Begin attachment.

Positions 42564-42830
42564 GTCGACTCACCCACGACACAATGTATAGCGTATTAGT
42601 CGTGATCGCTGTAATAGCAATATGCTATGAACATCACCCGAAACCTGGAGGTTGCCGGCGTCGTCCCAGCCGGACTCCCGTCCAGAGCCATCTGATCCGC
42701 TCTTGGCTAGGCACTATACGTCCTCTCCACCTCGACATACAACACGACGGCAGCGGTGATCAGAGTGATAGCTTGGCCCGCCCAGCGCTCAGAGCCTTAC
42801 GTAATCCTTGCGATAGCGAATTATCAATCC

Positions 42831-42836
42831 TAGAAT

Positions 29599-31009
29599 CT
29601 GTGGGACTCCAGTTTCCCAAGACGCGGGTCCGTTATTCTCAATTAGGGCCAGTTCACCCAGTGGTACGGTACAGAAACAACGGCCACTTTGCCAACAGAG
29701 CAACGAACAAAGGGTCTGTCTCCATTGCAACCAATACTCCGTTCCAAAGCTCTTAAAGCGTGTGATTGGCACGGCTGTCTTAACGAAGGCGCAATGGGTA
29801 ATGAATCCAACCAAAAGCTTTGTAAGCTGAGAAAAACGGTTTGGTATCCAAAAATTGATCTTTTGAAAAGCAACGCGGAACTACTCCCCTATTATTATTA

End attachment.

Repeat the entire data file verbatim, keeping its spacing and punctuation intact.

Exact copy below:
Positions 42564-42830
42564 GTCGACTCACCCACGACACAATGTATAGCGTATTAGT
42601 CGTGATCGCTGTAATAGCAATATGCTATGAACATCACCCGAAACCTGGAGGTTGCCGGCGTCGTCCCAGCCGGACTCCCGTCCAGAGCCATCTGATCCGC
42701 TCTTGGCTAGGCACTATACGTCCTCTCCACCTCGACATACAACACGACGGCAGCGGTGATCAGAGTGATAGCTTGGCCCGCCCAGCGCTCAGAGCCTTAC
42801 GTAATCCTTGCGATAGCGAATTATCAATCC

Positions 42831-42836
42831 TAGAAT

Positions 29599-31009
29599 CT
29601 GTGGGACTCCAGTTTCCCAAGACGCGGGTCCGTTATTCTCAATTAGGGCCAGTTCACCCAGTGGTACGGTACAGAAACAACGGCCACTTTGCCAACAGAG
29701 CAACGAACAAAGGGTCTGTCTCCATTGCAACCAATACTCCGTTCCAAAGCTCTTAAAGCGTGTGATTGGCACGGCTGTCTTAACGAAGGCGCAATGGGTA
29801 ATGAATCCAACCAAAAGCTTTGTAAGCTGAGAAAAACGGTTTGGTATCCAAAAATTGATCTTTTGAAAAGCAACGCGGAACTACTCCCCTATTATTATTA